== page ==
- It gives a detailed account of what happened and takes responsibility. In this case, the delays were caused by a severe winter storm, but the company didn’t try to minimize the effects of what happened.
- It offers restitution and proposes a Consumer Bill of Rights to remedy the situation in the future.
- It ends by saying that the airline values customer relationships and hopes to do business again in the future.
We could say that the experiences of an airline CEO don’t relate to us in higher education. We don’t sell tickets or compete for customer flight miles. We don’t seek customer brand loyalty (or do we?). But we all know that higher education isn’t perfect. People and organizations make mistakes, and leaders have to take responsibility. Is there anything we can learn from this example?
Dee Anne Bonebright
One of the starting points to understanding yourself as a leader is to become crystal clear about your own values. Values are your ideas and deeply held beliefs about what is most important to you in your life. They can include things like achievement, helping other people, fairness, influencing others, and harmony. They are often the silent forces behind many of your actions and decisions.
According to research conducted by leadership gurus James Kouzes and Barry Posner, knowing your values, communicating them, and leading in a way that is consistent with your values, helps you have the most credibility as a leader. The challenge is to make sure that what drives you is not an unrecognized silent force, but is based upon clear values that you hold dear.
So, I’ll go ahead and ask the obvious question. How well do you know yourself? Can you quickly name your top 2 or 3 values?
If not, I’d encourage you to take advantage of one of the many values clarifications exercises that are available. Just 30 minutes of focused reflection can help you clarify your values. Values clarification exercises can be extraordinarily helpful when you are going through a transition in work or life, or when you are investing in your own leadership development.
In the past 20 years, I’ve used several different values clarification exercises when I’m working with groups of leaders. Here is a nice resource from Carleton Community College in Vermont that you can access for free online. Go ahead and try it! It’s worth the time you will invest.
As Kouzes and Posner state in their book The Leadership Challenge, “To become a credible leader, you first have to comprehend the deeply held beliefs … that drive you. You have to authentically communicate your beliefs in ways that uniquely represent who you are.”
Is your personality more like a dog? A fish? A hermit crab? According to National Geographic Kids, I’m a hermit crab. Apparently I’m adaptable and fit into many settings. What can I do with this information? Not a lot. As the site says, it’s just for fun.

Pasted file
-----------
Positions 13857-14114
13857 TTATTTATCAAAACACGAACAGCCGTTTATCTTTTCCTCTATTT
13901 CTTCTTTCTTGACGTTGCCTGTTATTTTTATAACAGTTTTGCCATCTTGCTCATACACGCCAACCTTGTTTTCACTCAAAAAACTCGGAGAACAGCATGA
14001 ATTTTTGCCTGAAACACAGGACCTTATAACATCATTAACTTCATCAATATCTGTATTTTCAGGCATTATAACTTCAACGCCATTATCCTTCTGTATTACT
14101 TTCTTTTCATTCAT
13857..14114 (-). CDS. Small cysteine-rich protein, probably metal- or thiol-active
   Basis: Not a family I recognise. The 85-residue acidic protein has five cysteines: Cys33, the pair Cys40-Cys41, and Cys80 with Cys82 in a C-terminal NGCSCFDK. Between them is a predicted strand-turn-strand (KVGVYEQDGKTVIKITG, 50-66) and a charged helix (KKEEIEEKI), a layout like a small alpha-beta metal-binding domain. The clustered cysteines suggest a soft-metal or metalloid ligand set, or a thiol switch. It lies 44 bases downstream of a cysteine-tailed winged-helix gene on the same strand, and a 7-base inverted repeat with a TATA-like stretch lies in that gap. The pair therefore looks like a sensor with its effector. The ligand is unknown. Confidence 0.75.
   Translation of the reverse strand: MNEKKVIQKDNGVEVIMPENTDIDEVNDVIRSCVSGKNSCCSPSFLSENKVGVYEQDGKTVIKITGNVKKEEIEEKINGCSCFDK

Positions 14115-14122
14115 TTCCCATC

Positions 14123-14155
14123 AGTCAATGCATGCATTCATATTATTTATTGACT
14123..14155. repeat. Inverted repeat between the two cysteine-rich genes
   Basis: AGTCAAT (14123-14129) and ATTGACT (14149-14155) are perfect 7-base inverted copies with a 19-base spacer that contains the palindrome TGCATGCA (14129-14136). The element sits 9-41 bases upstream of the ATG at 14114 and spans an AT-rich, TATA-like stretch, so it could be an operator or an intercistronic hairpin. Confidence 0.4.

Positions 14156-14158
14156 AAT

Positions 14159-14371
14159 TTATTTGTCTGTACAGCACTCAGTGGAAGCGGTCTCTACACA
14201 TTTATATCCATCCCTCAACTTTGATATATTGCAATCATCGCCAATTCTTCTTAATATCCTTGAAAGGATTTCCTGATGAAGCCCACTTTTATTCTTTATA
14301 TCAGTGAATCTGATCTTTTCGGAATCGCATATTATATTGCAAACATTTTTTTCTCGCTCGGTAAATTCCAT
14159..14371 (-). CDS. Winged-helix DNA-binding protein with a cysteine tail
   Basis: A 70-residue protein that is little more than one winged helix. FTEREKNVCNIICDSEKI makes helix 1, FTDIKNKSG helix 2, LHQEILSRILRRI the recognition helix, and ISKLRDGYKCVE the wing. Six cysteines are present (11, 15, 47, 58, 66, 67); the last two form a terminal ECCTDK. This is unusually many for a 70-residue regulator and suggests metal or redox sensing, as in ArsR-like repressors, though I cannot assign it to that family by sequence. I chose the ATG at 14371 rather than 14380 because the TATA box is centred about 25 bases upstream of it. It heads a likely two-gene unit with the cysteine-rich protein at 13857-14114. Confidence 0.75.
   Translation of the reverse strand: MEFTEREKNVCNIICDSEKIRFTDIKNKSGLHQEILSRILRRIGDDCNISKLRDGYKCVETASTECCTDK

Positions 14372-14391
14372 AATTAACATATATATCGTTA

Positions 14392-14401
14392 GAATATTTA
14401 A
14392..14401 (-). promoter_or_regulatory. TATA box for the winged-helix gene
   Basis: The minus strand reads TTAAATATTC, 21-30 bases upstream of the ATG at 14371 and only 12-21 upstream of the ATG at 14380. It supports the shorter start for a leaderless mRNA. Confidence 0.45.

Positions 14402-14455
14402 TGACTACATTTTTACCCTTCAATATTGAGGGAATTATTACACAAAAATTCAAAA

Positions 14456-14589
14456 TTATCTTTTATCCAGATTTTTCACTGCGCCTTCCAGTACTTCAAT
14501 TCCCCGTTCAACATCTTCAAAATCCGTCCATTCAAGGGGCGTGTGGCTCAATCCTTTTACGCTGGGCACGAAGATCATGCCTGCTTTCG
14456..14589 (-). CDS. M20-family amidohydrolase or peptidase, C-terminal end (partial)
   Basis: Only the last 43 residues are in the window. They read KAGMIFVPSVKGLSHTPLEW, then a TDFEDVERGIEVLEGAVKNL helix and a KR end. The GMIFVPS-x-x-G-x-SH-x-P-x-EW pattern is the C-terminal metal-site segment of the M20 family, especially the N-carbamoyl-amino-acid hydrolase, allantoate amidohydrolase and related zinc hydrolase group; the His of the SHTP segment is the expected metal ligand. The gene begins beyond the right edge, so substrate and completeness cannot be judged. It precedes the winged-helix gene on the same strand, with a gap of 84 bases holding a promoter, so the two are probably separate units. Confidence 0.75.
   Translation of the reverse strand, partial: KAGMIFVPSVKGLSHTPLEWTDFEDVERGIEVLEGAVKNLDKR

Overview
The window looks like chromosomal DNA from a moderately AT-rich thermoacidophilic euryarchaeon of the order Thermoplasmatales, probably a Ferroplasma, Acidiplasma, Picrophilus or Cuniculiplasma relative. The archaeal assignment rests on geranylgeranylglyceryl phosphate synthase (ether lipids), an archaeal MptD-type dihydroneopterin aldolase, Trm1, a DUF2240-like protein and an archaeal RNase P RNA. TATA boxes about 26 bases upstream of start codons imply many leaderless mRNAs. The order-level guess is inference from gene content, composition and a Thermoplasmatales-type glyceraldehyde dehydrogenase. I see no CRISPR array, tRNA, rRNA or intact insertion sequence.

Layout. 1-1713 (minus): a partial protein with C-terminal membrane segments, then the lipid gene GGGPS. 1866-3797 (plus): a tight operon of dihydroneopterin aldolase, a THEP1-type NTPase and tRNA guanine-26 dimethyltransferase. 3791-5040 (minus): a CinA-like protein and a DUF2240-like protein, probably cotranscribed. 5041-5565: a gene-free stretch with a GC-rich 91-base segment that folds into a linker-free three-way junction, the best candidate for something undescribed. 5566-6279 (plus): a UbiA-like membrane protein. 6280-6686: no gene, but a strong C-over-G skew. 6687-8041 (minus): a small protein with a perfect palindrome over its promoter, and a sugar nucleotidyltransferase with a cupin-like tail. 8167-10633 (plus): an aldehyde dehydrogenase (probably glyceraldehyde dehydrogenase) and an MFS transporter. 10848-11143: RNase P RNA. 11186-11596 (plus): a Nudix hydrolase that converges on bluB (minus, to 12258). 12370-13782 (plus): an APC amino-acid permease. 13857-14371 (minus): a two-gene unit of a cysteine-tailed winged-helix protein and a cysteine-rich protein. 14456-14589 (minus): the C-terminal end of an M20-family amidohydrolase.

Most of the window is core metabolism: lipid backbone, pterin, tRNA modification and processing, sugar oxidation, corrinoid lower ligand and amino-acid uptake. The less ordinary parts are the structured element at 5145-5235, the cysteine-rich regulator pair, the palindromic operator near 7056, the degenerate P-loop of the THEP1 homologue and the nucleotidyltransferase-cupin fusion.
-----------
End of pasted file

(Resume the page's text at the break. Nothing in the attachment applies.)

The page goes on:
This week I’ll be co-facilitating with Todd on our Art of Supervision program, which includes several personality-based assessments. In fact, almost all of the leadership development programs I’ve been involved with over the past decade have included assessments to help leaders increase their self-awareness.
No instrument can tell us all about ourselves, and it’s never helpful to put ourselves or others into boxes. However, I have found that knowing about myself – how I’m likely to react in certain situations, what energizes me, and how I can contribute in the workplace – has strengthened my core leadership abilities.
Knowing that other people have different strengths and preferences has helped me be a better supervisor and team member. Assessments can help us think about what other people bring to the table, and sometimes they remind us that the other person isn’t trying to be annoying on purpose! Using a well-vetted instrument and working with a qualified facilitator can help you better understand yourself and your impact on others. There are many options, such as those on this list compiled by the Piras Consulting Group.
As you think about the competency of Understanding Self and Others, it might be a good time to take a new assessment or re-visiting an old favorite.
Dee Anne Bonebright
One of the competencies included in “Understanding Self and Others” is understanding one’s role in the organization. When I first started working here I got a good lesson in how that works.
Anita, my new supervisor, asked me to write a list of goals to discuss at one of our first meetings. I came in with the list, and she rejected it! I had written about how I would “support” this program, and “provide resources for” that team. She told me that I had been hired for a leadership position and I needed to start describing my role that way.
It was a very useful exercise, that I still think about 5 years later, to re-write that list describing my role as “managing” the program and “leading” the team. When we talked about it yesterday, Anita didn’t remember the conversation. But it was very helpful to me in growing into my new role.
Words matter. Over the next few weeks, think about how you describe your work to others. Equally important, listen to how your people describe their roles. It’s one way to be sure people feel ownership over their work and are clear about their roles.
Dee Anne Bonebright